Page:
While the Académie française disapproves of gender-neutral "inclusive" writing (l'écriture inclusive), some proponents use feminine adjectives to modify multiple nouns that include words that are both masculine and feminine.
According to Danielle Bousquet and Françoise Vouillot in an article in Le Monde ("N'ayons pas peur d'une mesure de progrès"), using a feminine adjective for a phrase that included both masculine and feminine nouns was considered acceptable until the 18th century, under the influence of the Académie française. The example they give is a line from Jean Racine: "Consacrer ces trois jours et ces trois nuits entières."
I would like to know:
Is this line from Jean Racine necessarily "inclusive"? Could entières possibly be modifying only the word nuits alone and not jours? Since Racine was confined in his choice of words by rhyme and meter, this doesn't seem unreasonable to me.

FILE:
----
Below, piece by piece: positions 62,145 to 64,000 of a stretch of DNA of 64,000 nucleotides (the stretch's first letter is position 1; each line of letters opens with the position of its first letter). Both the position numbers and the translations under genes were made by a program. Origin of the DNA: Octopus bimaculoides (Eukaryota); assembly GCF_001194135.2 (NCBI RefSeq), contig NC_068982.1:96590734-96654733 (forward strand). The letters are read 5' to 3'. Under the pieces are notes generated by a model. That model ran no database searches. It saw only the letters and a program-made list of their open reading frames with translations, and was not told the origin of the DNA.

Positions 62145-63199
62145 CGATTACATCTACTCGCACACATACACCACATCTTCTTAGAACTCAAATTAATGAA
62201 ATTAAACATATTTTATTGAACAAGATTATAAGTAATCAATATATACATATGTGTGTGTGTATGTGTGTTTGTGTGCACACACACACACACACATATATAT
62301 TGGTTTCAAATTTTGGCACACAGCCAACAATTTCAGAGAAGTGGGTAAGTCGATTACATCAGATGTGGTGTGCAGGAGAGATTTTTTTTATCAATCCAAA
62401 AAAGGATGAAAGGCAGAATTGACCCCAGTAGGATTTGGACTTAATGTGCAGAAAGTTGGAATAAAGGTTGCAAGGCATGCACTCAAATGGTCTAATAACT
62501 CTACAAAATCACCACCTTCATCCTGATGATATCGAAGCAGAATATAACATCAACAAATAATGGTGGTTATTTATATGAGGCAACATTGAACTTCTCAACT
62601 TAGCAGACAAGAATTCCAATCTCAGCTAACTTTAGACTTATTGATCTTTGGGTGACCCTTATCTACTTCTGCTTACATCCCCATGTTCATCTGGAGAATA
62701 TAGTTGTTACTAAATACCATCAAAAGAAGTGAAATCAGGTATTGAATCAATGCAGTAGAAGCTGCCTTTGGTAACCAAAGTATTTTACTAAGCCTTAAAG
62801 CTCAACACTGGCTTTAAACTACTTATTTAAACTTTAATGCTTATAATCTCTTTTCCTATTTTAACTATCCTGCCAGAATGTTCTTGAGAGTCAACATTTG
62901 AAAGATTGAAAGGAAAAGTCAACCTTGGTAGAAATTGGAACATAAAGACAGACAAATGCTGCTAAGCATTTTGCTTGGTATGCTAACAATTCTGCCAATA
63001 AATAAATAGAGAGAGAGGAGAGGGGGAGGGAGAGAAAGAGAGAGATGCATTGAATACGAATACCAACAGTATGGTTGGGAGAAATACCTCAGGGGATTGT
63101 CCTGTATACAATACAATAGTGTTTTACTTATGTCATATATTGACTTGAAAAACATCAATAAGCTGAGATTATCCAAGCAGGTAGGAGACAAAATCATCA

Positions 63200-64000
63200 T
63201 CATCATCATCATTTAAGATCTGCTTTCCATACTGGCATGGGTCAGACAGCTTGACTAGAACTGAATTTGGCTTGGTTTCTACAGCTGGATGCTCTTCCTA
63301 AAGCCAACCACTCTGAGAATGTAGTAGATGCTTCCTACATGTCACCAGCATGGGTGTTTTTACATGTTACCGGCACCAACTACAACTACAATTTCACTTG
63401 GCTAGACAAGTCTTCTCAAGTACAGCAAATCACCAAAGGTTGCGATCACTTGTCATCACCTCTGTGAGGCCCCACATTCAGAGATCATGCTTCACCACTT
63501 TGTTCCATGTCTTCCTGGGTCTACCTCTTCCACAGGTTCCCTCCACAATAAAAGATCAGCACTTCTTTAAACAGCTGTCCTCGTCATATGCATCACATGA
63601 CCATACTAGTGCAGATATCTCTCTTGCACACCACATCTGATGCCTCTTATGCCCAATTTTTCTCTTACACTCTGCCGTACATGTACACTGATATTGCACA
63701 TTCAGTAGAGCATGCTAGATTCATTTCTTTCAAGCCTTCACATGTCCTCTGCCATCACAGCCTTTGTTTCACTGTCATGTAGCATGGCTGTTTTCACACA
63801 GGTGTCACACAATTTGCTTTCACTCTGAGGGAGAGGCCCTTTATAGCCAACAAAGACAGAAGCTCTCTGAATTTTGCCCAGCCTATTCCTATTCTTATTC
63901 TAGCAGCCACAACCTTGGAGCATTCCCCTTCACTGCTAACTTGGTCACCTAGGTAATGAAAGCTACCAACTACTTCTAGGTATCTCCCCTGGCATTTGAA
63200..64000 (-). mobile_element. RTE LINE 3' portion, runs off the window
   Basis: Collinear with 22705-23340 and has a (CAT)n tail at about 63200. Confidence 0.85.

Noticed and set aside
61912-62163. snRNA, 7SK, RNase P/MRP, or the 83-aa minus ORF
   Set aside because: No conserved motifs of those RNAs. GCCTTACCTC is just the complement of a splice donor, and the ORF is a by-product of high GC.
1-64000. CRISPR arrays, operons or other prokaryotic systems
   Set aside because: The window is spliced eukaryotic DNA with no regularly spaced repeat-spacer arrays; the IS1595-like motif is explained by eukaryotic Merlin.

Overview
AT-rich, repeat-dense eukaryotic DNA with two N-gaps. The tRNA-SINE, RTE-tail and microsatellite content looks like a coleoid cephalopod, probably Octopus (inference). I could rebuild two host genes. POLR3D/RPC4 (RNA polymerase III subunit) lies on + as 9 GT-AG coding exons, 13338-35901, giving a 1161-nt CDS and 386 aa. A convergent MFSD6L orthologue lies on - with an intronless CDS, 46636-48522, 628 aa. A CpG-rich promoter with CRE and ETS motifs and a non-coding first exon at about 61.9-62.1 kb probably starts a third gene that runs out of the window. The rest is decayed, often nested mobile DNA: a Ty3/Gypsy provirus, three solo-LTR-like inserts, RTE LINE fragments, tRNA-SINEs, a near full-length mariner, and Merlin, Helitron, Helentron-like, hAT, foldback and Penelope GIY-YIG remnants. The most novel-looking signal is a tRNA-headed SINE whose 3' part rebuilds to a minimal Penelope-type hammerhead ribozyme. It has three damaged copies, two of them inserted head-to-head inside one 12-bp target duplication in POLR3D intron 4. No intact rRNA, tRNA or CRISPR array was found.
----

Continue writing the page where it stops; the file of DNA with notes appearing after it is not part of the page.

Was this type of sentence construction ever widespread? Apart from the line from Racine, are there a lot of other examples, or is this just a lone cherry-picked example in all of French literature? And were masculine adjectives ever equally common as feminine adjectives in this type of sentence?